The explicit encoding of knowledge in computer-readable format, i.e. making knowledge AI-ready, is essential for big data analysis and machine learning. This is an ongoing process. The evaluation of potential additions and revisions to a scientific model requires an understanding of how it fits with the existing model, as well as the current consensus in a specific area, which evolves as new experiments are performed, and new technologies are developed. Such tasks are at the heart of the scientific enterprise, and are unlikely to be replaced by machine learning in the near term; yet given enough high-quality positive and negative training examples, AI can greatly accelerate the process, with some successes in this area already reported11. Consequently, realizing the potential of computational methods such as machine learning has only increased the demands on biocuration.

Call for action – sustaining biocuration as a catalyst of the AI revolution

All the above highlight the central role biocuration plays in democratizing data and knowledge, and thus in the AI revolution. What are the direct consequences then for biocurators, specialists, and funders?

Biocurators should be recognised as agents of democratization in the scientific enterprise. This role places them at a key position in the scientific process and in the application of AI. We acknowledge this turns on its head the popular connotation of curation as a niche activity. Rather, it is becoming critical to continued scientific progress, and requires a deep understanding of the relevant biological and technological domains, data science proficiency, and an ability to collaborate with both domain specialists and computer scientists.

Domain specialists need to see biocurators as partners in the scientific process, who help ensure their discoveries have a relevance and impact beyond their subfields. They will benefit from working with biocurators to ensure that knowledge in their subfields is faithfully encoded in the consensus models that will be broadly used by other researchers and machines.

Funders need to recognise that investments in biocuration are high return-on-investment, as they provide the path to democratization. For simple, and routine data which can be standardized, biocuration can be largely automated and is thus highly efficient. For emerging, complex or unconventional data and knowledge, biocuration is typically more labor intensive, but the costs are typically only a small fraction of the costs of generating them in the first place, while increasing their value many fold12,13. Thus, biocuration plays both a critical and cost-effective role in achieving democratization. Despite that, the potential of biocuration is yet to be fully realized, as funding of biocuration activities has not kept up with usage growth in the last decade. For instance, in that period NCBI’s budget for “informatics resources for biomedicine and health” has remained flat, while usage has grown almost threefold14. Community curation has been explored as a way to distribute the curation work, with mixed success15,16,17; but even resources with a substantial community curation rely on professional curators to ensure quality and consistency18,19.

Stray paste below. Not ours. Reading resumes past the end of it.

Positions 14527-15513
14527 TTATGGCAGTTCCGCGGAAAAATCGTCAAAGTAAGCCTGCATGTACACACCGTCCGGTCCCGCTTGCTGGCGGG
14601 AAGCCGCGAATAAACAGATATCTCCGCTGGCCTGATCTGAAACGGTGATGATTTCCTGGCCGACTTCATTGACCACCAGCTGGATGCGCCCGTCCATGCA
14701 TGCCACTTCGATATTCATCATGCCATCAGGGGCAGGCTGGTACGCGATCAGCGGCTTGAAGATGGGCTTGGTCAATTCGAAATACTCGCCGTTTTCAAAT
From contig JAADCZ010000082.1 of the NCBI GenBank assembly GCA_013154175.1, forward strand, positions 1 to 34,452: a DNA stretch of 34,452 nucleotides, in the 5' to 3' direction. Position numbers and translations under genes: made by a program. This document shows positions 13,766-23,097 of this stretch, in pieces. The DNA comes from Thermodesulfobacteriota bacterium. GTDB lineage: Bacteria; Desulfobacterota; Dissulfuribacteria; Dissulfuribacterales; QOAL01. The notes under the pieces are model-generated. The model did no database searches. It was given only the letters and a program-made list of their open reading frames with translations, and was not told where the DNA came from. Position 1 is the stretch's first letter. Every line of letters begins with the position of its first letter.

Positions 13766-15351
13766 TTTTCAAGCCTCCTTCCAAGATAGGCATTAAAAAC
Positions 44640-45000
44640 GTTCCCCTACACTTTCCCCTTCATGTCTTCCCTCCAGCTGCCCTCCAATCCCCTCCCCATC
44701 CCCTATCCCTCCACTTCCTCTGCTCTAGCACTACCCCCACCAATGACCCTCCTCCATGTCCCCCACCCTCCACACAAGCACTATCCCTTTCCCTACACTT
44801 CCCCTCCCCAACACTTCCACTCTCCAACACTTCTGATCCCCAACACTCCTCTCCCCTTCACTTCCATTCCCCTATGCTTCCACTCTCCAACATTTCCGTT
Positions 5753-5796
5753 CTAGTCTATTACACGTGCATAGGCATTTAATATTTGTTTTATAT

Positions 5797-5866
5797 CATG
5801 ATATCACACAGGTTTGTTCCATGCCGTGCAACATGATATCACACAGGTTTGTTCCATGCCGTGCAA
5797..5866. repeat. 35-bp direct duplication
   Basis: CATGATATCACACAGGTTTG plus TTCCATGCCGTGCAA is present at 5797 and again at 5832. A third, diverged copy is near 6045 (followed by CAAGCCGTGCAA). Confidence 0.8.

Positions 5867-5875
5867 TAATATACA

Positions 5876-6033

Database and knowledgebase groups are already painfully aware of the limited nature of biocuration resources, but we suggest that explicitly considering democratization as the overarching goal can help to set priorities. For example, just as it should be, these resources are managed by scientists with expertise in the appropriate domain. As a result, there can often be an innate tendency to focus on serving experts like themselves, and not necessarily a broader community. We suggest that democratization can be used as a guiding principle for choosing which knowledge representations should be adopted, which data should be transformed, and which metadata are really the most valuable to include. Likewise, the goal of democratization could be used to balance data sharing requirements with the cost in time and resources they incur. Who is expected to benefit from the data and knowledge, and what representation of the knowledge, if any, will facilitate broad reuse?

In summary, AI requires more biocuration, targeted to the right areas, and not less. Recognizing and embracing this fact will help drive further gains in AI and scientific and medical progress in general.